Does Checkmate Really End the Game?

As long as we are discussing the rule that "mate ends the game", I will tell you about my own traumatic experience.

Just before my 12th birthday, I played in the 1956 Virginia State Championship in Charlottesville, Virginia. Thus was my second USCF rated tournament. My first had been the 1956 North Carolina Open, where I had won one game and lost three and had received a USCF rating of 1475. There was no scholastic chess at that time and all of these games were against adults.

The 1956 Virginia State Championship was a seven round Swiss held over Labor Day Weekend. Pairings were made on the lottery system. Pairings by USCF rating were not yet universal.

In one of the early rounds, probably the second round, I defeated W. R. Akins, who was the President of the Virginia State Chess Federation. Probably he had underestimated me as an opponent and had not taken the game seriously. (This was before Bobby Fischer came along. In the A.B. era, After Bobby, nobody has taken an 11-year-old opponent lightly.)

In about round five, my opponent I believe was Dr. Frank Daniel, who was a Charlottesville psychiatrist and a colleague of my mother. (My mother was also a psychiatrist).

I beat Dr. Frank Daniel. (This by the way contributed to the egomania from which I am still suffering. The fact that at age 11 I could easily beat at chess a mature man who was a medical doctor and a highly respected colleague of my mother created the delusion in my mind that I was smarter than anybody. Many chess players, not only me, suffer from this delusion.)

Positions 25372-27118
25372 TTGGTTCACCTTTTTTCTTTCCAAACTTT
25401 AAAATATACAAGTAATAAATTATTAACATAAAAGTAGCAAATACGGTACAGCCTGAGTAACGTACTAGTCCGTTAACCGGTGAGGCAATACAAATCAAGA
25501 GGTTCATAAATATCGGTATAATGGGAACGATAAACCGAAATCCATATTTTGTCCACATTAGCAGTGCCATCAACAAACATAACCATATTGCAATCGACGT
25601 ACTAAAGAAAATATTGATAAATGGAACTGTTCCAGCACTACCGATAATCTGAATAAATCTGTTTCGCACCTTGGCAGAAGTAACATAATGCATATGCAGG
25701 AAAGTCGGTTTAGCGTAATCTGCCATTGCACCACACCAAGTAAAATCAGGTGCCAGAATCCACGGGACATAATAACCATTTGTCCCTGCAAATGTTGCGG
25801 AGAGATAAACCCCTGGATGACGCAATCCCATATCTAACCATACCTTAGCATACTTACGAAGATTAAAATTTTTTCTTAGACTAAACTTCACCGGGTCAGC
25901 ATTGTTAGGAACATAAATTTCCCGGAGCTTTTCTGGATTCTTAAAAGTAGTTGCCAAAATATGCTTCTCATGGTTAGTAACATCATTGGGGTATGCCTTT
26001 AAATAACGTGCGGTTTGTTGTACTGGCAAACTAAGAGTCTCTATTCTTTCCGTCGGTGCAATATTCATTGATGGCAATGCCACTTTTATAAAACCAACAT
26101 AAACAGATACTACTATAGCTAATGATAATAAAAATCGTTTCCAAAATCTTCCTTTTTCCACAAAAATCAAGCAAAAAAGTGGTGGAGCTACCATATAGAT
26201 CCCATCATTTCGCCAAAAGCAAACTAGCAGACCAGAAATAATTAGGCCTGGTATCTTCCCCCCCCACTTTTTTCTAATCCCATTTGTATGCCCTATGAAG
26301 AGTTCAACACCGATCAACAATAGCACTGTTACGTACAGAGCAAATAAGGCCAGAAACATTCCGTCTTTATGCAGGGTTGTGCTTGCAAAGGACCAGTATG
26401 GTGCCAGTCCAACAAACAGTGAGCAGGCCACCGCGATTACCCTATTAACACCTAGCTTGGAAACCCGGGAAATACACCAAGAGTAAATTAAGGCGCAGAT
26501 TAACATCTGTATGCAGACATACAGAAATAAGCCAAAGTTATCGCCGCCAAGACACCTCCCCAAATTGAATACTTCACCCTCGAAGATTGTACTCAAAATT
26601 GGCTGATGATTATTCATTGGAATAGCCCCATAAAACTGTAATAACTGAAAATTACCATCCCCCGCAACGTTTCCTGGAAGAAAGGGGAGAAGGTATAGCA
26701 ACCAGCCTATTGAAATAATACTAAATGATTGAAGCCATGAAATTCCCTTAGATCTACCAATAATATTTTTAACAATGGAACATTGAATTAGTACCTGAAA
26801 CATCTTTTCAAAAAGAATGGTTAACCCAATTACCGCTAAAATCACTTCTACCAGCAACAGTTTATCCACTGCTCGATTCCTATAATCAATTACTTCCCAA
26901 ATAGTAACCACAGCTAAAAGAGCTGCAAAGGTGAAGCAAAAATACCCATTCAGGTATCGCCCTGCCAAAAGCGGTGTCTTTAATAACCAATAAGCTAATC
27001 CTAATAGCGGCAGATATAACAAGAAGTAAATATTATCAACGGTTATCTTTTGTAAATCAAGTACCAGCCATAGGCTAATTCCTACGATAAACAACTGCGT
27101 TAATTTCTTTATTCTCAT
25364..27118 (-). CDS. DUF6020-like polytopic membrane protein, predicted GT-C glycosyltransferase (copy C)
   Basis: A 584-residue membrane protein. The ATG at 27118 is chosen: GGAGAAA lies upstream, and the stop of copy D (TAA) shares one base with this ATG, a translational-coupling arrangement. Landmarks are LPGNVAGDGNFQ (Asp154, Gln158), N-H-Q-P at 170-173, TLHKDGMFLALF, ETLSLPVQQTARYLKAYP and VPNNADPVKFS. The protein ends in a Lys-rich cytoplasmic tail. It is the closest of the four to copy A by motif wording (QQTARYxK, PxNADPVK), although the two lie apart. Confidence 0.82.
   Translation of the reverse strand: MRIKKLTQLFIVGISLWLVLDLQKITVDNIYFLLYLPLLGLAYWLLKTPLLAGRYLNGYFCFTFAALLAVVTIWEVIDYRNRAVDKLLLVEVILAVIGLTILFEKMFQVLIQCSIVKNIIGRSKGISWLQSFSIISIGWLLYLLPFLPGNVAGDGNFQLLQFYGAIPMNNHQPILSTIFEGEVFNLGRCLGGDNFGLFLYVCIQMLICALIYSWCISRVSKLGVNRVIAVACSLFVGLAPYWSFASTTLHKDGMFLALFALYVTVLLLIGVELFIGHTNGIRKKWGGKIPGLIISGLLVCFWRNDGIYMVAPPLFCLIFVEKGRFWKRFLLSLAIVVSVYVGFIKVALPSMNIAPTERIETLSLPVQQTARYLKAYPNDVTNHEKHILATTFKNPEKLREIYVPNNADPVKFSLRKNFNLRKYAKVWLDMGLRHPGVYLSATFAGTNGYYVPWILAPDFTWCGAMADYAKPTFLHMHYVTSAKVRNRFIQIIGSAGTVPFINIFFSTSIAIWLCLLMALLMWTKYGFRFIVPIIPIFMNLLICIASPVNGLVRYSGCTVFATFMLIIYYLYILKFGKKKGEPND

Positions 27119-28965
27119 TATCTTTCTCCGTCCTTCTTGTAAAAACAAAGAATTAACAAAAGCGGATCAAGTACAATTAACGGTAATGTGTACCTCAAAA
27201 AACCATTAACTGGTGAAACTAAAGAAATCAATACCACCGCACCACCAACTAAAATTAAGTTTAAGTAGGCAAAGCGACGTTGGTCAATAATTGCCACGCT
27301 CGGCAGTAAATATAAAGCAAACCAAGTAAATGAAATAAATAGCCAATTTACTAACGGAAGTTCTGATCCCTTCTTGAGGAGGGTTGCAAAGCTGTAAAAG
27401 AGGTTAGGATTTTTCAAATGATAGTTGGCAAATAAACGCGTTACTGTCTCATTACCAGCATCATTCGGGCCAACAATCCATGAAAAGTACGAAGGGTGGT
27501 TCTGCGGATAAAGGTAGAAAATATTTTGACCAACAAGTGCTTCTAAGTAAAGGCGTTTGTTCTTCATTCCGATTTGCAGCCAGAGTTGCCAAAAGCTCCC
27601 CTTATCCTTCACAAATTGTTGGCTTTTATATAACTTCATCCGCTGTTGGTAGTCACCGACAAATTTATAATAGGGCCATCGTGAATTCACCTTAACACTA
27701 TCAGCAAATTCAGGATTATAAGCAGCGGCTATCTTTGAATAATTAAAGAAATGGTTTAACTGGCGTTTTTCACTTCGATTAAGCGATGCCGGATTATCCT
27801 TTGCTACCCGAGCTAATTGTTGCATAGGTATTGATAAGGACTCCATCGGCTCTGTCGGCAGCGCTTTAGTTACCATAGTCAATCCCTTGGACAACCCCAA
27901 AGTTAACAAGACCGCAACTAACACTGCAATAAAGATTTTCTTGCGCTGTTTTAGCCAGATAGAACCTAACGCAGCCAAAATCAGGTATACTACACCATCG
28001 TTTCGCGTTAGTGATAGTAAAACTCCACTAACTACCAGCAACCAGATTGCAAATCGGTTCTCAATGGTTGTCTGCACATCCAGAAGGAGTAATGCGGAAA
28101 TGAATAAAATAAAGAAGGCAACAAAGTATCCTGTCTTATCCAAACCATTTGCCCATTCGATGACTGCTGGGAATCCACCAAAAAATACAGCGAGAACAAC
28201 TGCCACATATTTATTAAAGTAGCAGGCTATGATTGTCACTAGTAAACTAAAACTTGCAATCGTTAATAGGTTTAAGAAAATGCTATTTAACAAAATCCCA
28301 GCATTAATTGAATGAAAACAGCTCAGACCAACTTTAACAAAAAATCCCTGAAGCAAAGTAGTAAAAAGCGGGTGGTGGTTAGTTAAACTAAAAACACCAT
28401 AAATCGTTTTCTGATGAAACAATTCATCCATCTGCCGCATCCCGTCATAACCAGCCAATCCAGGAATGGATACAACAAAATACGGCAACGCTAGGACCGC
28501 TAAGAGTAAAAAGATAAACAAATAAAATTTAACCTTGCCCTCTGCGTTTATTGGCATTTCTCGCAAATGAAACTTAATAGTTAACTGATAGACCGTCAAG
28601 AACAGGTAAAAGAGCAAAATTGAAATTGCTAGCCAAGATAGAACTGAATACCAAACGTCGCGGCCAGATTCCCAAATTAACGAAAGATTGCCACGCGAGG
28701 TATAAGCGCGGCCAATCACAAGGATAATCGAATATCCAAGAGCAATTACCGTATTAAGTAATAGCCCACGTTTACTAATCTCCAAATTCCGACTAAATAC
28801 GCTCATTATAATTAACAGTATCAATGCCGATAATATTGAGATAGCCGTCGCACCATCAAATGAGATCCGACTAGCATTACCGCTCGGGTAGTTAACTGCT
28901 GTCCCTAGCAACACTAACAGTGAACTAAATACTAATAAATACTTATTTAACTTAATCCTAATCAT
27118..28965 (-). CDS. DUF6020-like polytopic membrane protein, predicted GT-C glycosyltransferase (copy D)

SAM SLOAN, 11, bested former Richmonder W.R. Akins
SAM SLOAN, 11, bested former Richmonder W.R. Akins
After the game was over and my opponent had been checkmated, we decided to play the game over. I had been black in the game. According to my recollection, I had sacrificed a piece for an attack. Even as a little kid, I was prone to make sacrifices.

About two-thirds way through playing over the game, we discovered that my opponent had made an illegal move. He had moved his knight two squares diagonally, like a bishop.

I told the director about this and asked him what we should do. The director did not know.

Several Virginia Chess Federation officials were called and consulted. They looked it up in the "Blue Book Encyclopedia Chess" and could find nothing about this situation.

There was a big meeting among players and officials in the tournament. Among those discussing this was Leonard Morgan of Roanoke, who was the defending Virginia State Champion.

Finally, they made a ruling. They decided that even though my opponent had been checkmated and even though my opponent and not I had made the illegal move, that the game should be replayed from the point where my opponent had made the illegal move.

However, since I had done nothing wrong, they gave me an option. I could play a completely new game, fresh from the start.

I decided to play a completely new game, because I felt that my opponent by then understood my attack and might be able to counter my strategy.

On the replay of the game, I lost easily. I lost all the rest of my games in the tournament. My final score was 1-6, one win and six losses.

However, the ruling was wrong. The officials in the 1956 Virginia State Championship were obviously not experienced. I found out at the next tournament that, inasmuch as my opponent had been checkmated, the game was over and I had won.

Here is my question: My official score in the tournament as reported was 1-6. However, I really won two games. Was my real score 1-6 or was it 2-5 ? Should I file a protest with the USCF, or is it too late since 46 years have passed?

A newspaper clipping from the Richmond News Leader dated September 5, 1956 along with a photo of me playing in this tournament is on my website at

Sam Sloan

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